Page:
Abruptly, he stilled. With a last click, the rope of pearls collapsed onto the black folio, then slithered around it, binding it back to his left forearm. Inside me. How does he come to be here?
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Abruptly, he stilled. With a last click, the rope of pearls collapsed onto the black folio, then slithered around it, binding it back to his left forearm. Inside me. How does he come to be here? But I could not speak, silenced by an obvious truth. If Ido died, the only thing that stood between the bereft dragons and me was Dillon—a mind-sick apprentice as untrained as myself.
There was no chance he could hold back the beasts. We would both die, torn apart by their grief. I fought for air as if I was surfacing through oil. We had to get Ido out of the palace, alive. Yuso suddenly straightened, his dark eyes scanning the eerily quiet woodlands around us. We must move, now! I had seen its like before, on Ido and my master: the burn of ambition. He yanked back his hand.
No wonder Dillon was still so sick in mind and body; he did not have a chance between the book and the damage from the overdose of Sun Drug. Leave the book where it is. The boy comes with us.
Just keep him and the book safe. Keep him quiet. He staggered, striking out weakly at their steadying hands until I hooked him into the circle of my arms. His thin body stank of fevered nights and driven days.
I grabbed his fist as it arced toward his forehead. It was not going to be easy to keep him quiet—or alive. With one last look at the tree line, Yuso herded us forward.
A downrush of cold air from the heavens cut through the heat, chilling the sour sweat on my face and neck. The monsoon was coming. Yuso overtook us, joining Kygo a length or so ahead. He looked up at the heavy mass of roiling clouds. He and Yuso drew away from us, intent on mobilizing the others. Dela was only thirty or so lengths away, frantically waving us in.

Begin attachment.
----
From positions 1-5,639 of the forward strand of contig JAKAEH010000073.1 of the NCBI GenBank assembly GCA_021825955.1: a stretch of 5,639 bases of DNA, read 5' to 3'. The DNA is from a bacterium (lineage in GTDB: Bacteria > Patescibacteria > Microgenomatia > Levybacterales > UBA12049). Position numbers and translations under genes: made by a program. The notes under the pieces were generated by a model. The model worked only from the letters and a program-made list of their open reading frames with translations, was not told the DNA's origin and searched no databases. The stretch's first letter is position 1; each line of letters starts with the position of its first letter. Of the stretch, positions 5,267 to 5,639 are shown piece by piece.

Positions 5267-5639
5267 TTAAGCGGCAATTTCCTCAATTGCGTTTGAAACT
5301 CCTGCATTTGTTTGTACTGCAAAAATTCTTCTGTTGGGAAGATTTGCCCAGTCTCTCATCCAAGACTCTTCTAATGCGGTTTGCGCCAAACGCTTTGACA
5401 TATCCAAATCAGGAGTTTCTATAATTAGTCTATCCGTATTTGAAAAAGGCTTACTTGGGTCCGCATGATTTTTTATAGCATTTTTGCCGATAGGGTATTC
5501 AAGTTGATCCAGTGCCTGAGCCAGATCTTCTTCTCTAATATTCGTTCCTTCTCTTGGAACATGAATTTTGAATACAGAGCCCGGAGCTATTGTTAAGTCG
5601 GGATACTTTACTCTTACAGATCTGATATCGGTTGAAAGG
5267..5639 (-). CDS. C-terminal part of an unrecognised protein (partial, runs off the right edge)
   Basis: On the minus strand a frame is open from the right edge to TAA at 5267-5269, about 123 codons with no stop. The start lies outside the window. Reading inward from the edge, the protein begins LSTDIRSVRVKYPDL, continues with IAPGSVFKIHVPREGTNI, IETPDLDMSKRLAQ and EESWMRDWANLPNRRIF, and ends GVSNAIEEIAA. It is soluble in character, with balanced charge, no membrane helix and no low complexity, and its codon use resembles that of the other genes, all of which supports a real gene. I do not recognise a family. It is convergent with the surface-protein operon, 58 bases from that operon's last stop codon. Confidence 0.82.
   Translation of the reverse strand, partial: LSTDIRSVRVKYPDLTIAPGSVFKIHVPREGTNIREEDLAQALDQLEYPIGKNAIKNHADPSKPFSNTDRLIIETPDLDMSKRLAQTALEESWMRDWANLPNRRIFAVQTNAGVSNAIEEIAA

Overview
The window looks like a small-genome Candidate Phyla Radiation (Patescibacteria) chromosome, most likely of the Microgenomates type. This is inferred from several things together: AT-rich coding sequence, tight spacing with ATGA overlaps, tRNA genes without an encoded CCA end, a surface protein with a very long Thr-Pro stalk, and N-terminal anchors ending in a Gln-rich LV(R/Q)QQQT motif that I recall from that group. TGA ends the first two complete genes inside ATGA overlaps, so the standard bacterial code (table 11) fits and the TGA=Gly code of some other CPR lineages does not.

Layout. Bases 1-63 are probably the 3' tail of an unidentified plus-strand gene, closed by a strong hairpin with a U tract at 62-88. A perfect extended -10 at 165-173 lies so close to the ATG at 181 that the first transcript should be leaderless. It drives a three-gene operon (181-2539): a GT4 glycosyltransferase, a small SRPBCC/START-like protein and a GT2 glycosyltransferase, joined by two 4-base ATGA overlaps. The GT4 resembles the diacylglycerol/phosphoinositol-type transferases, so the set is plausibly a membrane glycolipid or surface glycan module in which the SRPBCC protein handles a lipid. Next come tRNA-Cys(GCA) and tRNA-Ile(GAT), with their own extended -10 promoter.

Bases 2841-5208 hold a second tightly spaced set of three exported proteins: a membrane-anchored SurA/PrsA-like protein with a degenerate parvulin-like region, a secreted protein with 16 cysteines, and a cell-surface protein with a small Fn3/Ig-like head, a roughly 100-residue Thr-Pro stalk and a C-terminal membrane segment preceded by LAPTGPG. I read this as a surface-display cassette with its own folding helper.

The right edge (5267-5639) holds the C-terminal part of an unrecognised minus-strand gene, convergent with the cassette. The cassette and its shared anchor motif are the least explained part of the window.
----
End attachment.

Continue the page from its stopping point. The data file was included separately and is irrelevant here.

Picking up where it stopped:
Further back, Solly and Vida waited with the horses. Find Eona. But when? The elusive memory hardened into an image: the dragon battle at the fisher village.
Dillon screaming for me through the power of the Rat Dragon. Through Ido. I tugged Dillon into a sprint. A second gust of wind brought light pulsing across the dark clouds. Dillon screamed, dragging at my hand. I looked over my shoulder. He was bent, as if the gods pressed him to the ground.
Close behind us, Ryko and Tiron led Ju-Long in a tight hold between them, the horse blowing hard with fear. With grim effort, I pulled Dillon into a run beside me. They make him drink the black beast. All his power is draining away.
Just like he makes me hurt. Although his words were feverish, they still rang with truth. Dillon knew that Lord Ido was losing hold of the Rat Dragon. I shuddered, pushing my coursing fear into a final burst of speed.
We were almost there. Do you understand? We have to save him. The crack of knuckles against his skull made me wince. I stumbled after him, towed by his savage fury. Another blast of cold wind slammed into us, bringing the smell of sweet, wet grass. The piercing cricket song stopped, the sudden silence pounding in my ears. I looked up in time to see a claw of light rake the sky, then a booming shock surged over us.
A wide semicircle of soldiers had broken out of the woods, all carrying Ji, the hook-bladed pikes braced for attack. They were no more than one hundred lengths away and moving with wary speed.
I felt the gusty wind flex into the heavier muscle of the monsoon, its brutal strength knocking me back a step and stealing my breath. Before me, the grass flattened and the trees bowed in obeisance as the gale brought the first drumming drops of rain. A panic of starlings b urst out of the trees and spiraled upward, turning in a sharp arrow ahead of the wind.